PSL Cancer

2013-12-02 22:44

South African football has been plagued by the constant chopping and changing of coaching staff in the country’s top tier league, the Premier Soccer League. It is just not the chopping and changing of the coaching staff that is a constant cancer to the growth of South African football. Let’s analyse some of these areas.

The most recent sacking of coach Steven Komphela from his post at Free State Stars highlights the lack of patience shown by PSL clubs who are looking to be successful (more like looking for a quick fix) at the top tier of South African football. Keeping with Mr. Komphela as the prime example, we see that he was placed in a bit of a tight spot since the beginning of the season.

Key players were sold and he was forced into the rebuilding phase once more with Free State Stars. After recent results not going in his favour he gets the axe from his employers. What this does in the bigger scheme of things is that the young players he perhaps would have been grooming are now at risk of sitting in the stands week in and week out. This is not at all healthy for any footballer, to be sitting in the stands and not getting that much needed experience out in a highly competitive match. Lack of playing time is what kills young talent in South Africa. You find that the player will peak towards his 30’s and only then we recognise them as worthy of pulling on the green and gold of the national team. We need to look at ways we can incorporate the youth (We talking about youngsters below the 21 year age group) into the PSL structures.

What hinders the innovation of South African football is the recycling of coaches. We look at coaches like your Manqoba Mngqithi, Ernst Middendorp, just to name but a few, have been in and out of the PSL. This does not bode well for the young coaches who have new ideas and have proved themselves in the lower tiers. An example of this would be Chippa United. Their coach who got them to the PSL, Roger Sikhakhane, was sacked upon gaining promotion. If he could get a team straight to the PSL from the Vodacom League in two seasons, what reason was there to fire him? However the decision to appoint a new coach upon gaining their PSL status backfired on them and cost them their spot in the lucrative premier league. Looking at the new coaches in the system we have seen new styles of coaching which have seen some of the PSL’s former smaller clubs rise up and compete with the top teams in the league. This proves that PSL teams should really refrain from the recycling of coaches.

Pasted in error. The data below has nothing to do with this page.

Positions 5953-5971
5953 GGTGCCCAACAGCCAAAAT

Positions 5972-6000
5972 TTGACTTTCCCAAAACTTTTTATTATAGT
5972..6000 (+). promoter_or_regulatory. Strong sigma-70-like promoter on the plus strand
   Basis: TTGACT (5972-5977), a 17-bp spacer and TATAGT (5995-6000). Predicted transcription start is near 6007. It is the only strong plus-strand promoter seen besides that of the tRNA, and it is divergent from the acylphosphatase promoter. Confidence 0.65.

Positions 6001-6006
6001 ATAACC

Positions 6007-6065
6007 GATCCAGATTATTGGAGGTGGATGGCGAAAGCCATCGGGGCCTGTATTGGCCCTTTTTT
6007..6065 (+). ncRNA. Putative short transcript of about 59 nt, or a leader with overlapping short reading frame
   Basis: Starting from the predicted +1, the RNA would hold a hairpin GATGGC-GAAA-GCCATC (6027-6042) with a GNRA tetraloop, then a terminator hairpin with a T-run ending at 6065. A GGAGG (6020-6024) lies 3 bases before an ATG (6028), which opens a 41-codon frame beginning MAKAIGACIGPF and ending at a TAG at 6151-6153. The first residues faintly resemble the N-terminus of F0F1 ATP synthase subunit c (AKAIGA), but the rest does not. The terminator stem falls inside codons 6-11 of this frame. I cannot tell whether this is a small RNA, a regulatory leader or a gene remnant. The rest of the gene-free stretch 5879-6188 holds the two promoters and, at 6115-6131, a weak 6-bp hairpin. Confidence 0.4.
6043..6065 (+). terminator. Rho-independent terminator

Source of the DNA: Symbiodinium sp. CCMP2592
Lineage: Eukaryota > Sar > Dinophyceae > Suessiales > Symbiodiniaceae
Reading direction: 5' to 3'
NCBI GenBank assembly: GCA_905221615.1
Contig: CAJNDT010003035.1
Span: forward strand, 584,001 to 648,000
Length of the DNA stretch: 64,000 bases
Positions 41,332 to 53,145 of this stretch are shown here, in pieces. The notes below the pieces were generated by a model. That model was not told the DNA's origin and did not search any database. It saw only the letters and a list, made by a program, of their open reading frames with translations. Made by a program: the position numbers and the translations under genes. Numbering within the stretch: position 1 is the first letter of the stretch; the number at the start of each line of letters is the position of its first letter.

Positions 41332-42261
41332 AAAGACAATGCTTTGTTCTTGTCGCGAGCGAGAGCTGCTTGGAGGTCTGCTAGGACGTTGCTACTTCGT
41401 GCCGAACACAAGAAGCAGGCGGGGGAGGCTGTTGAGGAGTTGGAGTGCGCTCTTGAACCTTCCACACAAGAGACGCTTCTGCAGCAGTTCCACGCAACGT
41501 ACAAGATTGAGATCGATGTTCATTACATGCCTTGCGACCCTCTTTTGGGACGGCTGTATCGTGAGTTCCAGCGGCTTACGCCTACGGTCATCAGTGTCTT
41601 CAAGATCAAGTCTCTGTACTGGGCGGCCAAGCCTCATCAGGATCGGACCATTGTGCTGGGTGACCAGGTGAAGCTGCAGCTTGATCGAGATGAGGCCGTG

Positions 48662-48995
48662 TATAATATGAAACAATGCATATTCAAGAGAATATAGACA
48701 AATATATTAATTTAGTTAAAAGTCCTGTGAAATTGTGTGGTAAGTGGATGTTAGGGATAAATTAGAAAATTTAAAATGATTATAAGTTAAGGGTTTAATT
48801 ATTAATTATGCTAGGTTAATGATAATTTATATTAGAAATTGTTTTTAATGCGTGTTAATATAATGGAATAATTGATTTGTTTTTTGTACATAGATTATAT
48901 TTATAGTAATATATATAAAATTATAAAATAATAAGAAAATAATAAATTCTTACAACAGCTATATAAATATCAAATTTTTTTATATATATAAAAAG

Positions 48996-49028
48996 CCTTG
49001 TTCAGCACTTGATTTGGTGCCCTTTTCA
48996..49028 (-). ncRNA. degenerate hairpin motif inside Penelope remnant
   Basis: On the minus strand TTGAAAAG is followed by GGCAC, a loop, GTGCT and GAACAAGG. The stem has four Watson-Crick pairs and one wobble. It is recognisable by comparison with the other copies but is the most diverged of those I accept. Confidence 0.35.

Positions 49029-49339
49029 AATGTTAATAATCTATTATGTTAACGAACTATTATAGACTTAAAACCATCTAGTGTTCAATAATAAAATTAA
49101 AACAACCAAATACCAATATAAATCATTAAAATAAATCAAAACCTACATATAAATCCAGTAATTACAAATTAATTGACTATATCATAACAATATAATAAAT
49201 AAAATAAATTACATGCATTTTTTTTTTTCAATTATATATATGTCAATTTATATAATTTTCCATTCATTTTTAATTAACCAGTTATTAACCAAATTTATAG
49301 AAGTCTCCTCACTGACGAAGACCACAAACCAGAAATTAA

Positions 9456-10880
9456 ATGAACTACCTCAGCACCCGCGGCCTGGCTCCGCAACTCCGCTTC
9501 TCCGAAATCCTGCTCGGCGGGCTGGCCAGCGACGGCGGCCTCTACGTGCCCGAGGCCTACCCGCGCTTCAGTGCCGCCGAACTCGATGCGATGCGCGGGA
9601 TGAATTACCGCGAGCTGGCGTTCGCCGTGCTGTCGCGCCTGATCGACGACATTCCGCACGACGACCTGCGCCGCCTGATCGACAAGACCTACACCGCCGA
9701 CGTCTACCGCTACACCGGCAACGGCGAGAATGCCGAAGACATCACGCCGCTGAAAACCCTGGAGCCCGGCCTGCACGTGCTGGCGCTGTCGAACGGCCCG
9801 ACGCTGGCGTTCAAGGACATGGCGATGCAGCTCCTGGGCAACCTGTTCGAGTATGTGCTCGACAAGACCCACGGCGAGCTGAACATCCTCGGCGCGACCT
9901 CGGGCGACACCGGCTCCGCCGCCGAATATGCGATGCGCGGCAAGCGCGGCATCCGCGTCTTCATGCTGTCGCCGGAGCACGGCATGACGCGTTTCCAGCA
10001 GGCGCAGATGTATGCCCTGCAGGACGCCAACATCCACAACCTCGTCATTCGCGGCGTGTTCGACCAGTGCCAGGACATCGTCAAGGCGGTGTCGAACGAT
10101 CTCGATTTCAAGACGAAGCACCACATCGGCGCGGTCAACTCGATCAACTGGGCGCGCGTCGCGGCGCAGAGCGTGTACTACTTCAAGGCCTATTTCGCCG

I personally support one of the bigger clubs in the PSL and it is really sad to find that majority of the teams in the PSL do not promote their young players to the first team. Similar to my plea not to recycle coaches, I believe we should not recycle players who are past their peak and cost bucket loads of money for their services. I believe this prevents the nation from building a team for the future. We cannot pin our hopes on players who are already around 26 and look to them to qualify for tournaments. We need to get the younger players into the PSL so that they can look to compete when the junior international tournaments arise. We can then compete with players who are used to a high level of competition. An area of concern raised by many football fans is that the younger players have no discipline. I believe this is a vital area that PSL coaches need to focus on. A culture of professionalism should be encouraged by clubs and make sure that they take care of these youngsters and just leave them to what they do best which is to play football and continue growing .Our young talent is key to the successes of South African football.

Just in closing I would like to rehash my earlier statements. PSL clubs needs to be patient with the coaches and try to develop their players and keep them in their structures. We need to give young talent a chance in South Africa in terms of coaches and players alike. Hope to see Bafana lift the AFCON in the next few editions, as well as win the FIFA World Cup before I become old, deaf and blind. I am a proud South African and the best will do for my country.

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